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The Leavenworth Times - Leavenworth, KS
  • Concerns about payday fee, pig ordinance expressed

  • When they met Tuesday, Leavenworth city commissioners heard from a business owner who raised objections to a proposed fee for payday loan establishments. Commissioners also heard from a resident who expressed concern about an ordinance that prohibits him from having a pet pig.
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  • When they met Tuesday, Leavenworth city commissioners heard from a business owner who raised objections to a proposed fee for payday loan establishments. Commissioners also heard from a resident who expressed concern about an ordinance that prohibits him from having a pet pig.
    In both cases, commissioners likely will discuss the issues again during study sessions.
    Christin Raymos addressed commissioners about a proposed $1,000 annual city license fee for payday and title loan businesses.
    Commissioners discussed the proposal last week but have not yet voted on it.
    Raymos, who operates a payday loan business in Leavenworth, said he pays considerably more than $2,500 to the state. This amount was cited during last week's meeting as what is charged for a state license for payday loan business.
    Raymos said his state license fee is based on loan volume. He also said he's audited twice a year through the office of the state bank commissioner. This costs him an additional $1,500.
    Raymos agreed that other cities in Kansas already are charging license fees to payday loan business. But he said most in the area are charging less than $1,000. He acknowledged that Overland Park charges $1,000, but he said that city has 82 payday loan businesses to regulate. Leavenworth currently has six.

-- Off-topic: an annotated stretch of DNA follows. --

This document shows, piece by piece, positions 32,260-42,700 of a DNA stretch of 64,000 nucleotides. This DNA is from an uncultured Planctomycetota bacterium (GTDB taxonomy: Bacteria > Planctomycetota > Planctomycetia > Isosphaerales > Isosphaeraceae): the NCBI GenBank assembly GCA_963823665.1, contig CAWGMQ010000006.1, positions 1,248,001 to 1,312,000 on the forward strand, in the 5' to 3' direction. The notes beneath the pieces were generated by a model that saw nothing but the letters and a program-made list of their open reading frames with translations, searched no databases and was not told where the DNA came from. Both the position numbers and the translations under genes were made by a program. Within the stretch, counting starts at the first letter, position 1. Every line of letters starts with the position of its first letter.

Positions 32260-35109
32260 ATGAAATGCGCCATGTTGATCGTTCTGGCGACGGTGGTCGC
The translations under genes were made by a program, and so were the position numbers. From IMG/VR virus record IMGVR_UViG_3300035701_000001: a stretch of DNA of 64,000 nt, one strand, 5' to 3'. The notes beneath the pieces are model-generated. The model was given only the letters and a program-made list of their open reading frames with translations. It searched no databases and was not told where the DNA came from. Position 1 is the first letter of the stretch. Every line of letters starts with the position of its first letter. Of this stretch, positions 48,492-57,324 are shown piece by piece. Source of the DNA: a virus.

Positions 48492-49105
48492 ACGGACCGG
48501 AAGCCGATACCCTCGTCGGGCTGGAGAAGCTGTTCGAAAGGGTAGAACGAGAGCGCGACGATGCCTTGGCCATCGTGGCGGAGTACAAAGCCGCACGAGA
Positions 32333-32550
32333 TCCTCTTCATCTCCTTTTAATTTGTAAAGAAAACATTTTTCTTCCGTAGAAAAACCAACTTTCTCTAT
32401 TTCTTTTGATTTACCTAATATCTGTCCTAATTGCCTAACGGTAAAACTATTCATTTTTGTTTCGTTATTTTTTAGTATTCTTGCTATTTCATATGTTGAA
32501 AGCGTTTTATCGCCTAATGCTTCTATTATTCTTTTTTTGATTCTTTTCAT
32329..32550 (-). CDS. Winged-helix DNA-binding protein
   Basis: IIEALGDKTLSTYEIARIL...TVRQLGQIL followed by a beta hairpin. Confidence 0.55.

Raymos questioned where the money from the fee would go.
    City Manager Scott Miller said it would go into the city's general fund.
    Raymos argued there is court precedent in Kansas that would require the money to be used in relation to regulation of payday loan business.
    If the money goes into the general fund, it would be an illegal tax, he said.
    Raymos said he provided City Attorney Tom Dawson with case law to support his argument.
    "I'll let Mr. Dawson review that," he said.
    Raymos also said his business has the same type of license that hangs on the walls other financial institutions in the state. He questioned whether the new $1,000 fee would apply to these other institutions or just payday loan businesses.
    Commissioner Larry Dedeke said he thinks the issue needs to brought back to the commission during a study session.
    Miller said he will get a legal opinion about the issue. He said if Raymos' argument is correct, it may not need to be brought back.
    "We'll probably bring it back to a study session," Mayor Laura Janas Gasbarre said.
    Rick Donnelson addressed commissioners about an ordinance that doesn't permit him to own a pig. Donnelson said he lives on a nine-acre parcel of land at Lakeview Drive and McDonald Road.
    He said he is allowed by ordinance to have animals such as horses and goats on the property. But the rules don't allow for pigs. And he's been cited for having a miniature pot belly pig, which he said is a pet.
    Page 2 of 2 - "He watches TV with a us," Donnelson said. "He's a very sweet animal."
    Donnelson said he was scheduled to appear in Leavenworth Municipal Court Thursday on the matter.
    Miller said commissioners could amend the existing ordinance to allow pigs.
    In the meantime, Dawson said, the case that's pending against Donnelson can be dismissed. The city attorney would still have the option of re-filing it in the future.
    Also at the end of the Tuesday's meeting, Commissioner Davis Moulden said he was not happy with the selection of Gary Birch as the city's new fire chief.
    City officials announced Birch's selection Monday.
    Birch, who will officially begin his new job Thursday, comes to Leavenworth after serving with other departments including the Kansas City, Mo., Fire Department and the Liberty, Mo., Fire Department.
    Moulden complained the city had two previous failures with chiefs who had been hired from outside the department.
    "I think this is as wrong as it can be," Moulden said.
    Miller, who hired the new chief, didn't respond to Moulden's remarks.
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